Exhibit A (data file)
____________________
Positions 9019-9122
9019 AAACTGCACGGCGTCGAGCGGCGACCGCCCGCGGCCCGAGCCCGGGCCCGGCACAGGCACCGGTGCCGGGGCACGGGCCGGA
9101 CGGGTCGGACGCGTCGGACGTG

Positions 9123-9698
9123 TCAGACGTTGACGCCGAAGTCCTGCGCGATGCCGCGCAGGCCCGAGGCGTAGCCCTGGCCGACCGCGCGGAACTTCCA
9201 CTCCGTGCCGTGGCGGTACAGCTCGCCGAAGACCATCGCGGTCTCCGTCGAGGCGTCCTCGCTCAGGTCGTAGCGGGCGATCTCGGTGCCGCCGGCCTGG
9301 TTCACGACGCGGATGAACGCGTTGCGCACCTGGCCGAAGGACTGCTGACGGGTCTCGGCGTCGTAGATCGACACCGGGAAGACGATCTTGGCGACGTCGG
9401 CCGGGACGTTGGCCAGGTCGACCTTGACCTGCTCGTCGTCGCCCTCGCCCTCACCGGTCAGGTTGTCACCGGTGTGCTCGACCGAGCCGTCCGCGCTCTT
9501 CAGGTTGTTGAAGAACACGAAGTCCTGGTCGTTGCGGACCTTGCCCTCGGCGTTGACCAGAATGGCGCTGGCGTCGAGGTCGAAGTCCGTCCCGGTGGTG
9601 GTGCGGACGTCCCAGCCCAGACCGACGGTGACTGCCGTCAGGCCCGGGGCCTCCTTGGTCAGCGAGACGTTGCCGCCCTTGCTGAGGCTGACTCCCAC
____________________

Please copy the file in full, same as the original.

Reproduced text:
Positions 9019-9122
9019 AAACTGCACGGCGTCGAGCGGCGACCGCCCGCGGCCCGAGCCCGGGCCCGGCACAGGCACCGGTGCCGGGGCACGGGCCGGA
9101 CGGGTCGGACGCGTCGGACGTG

Positions 9123-9698
9123 TCAGACGTTGACGCCGAAGTCCTGCGCGATGCCGCGCAGGCCCGAGGCGTAGCCCTGGCCGACCGCGCGGAACTTCCA
9201 CTCCGTGCCGTGGCGGTACAGCTCGCCGAAGACCATCGCGGTCTCCGTCGAGGCGTCCTCGCTCAGGTCGTAGCGGGCGATCTCGGTGCCGCCGGCCTGG
9301 TTCACGACGCGGATGAACGCGTTGCGCACCTGGCCGAAGGACTGCTGACGGGTCTCGGCGTCGTAGATCGACACCGGGAAGACGATCTTGGCGACGTCGG
9401 CCGGGACGTTGGCCAGGTCGACCTTGACCTGCTCGTCGTCGCCCTCGCCCTCACCGGTCAGGTTGTCACCGGTGTGCTCGACCGAGCCGTCCGCGCTCTT
9501 CAGGTTGTTGAAGAACACGAAGTCCTGGTCGTTGCGGACCTTGCCCTCGGCGTTGACCAGAATGGCGCTGGCGTCGAGGTCGAAGTCCGTCCCGGTGGTG
9601 GTGCGGACGTCCCAGCCCAGACCGACGGTGACTGCCGTCAGGCCCGGGGCCTCCTTGGTCAGCGAGACGTTGCCGCCCTTGCTGAGGCTGACTCCCAC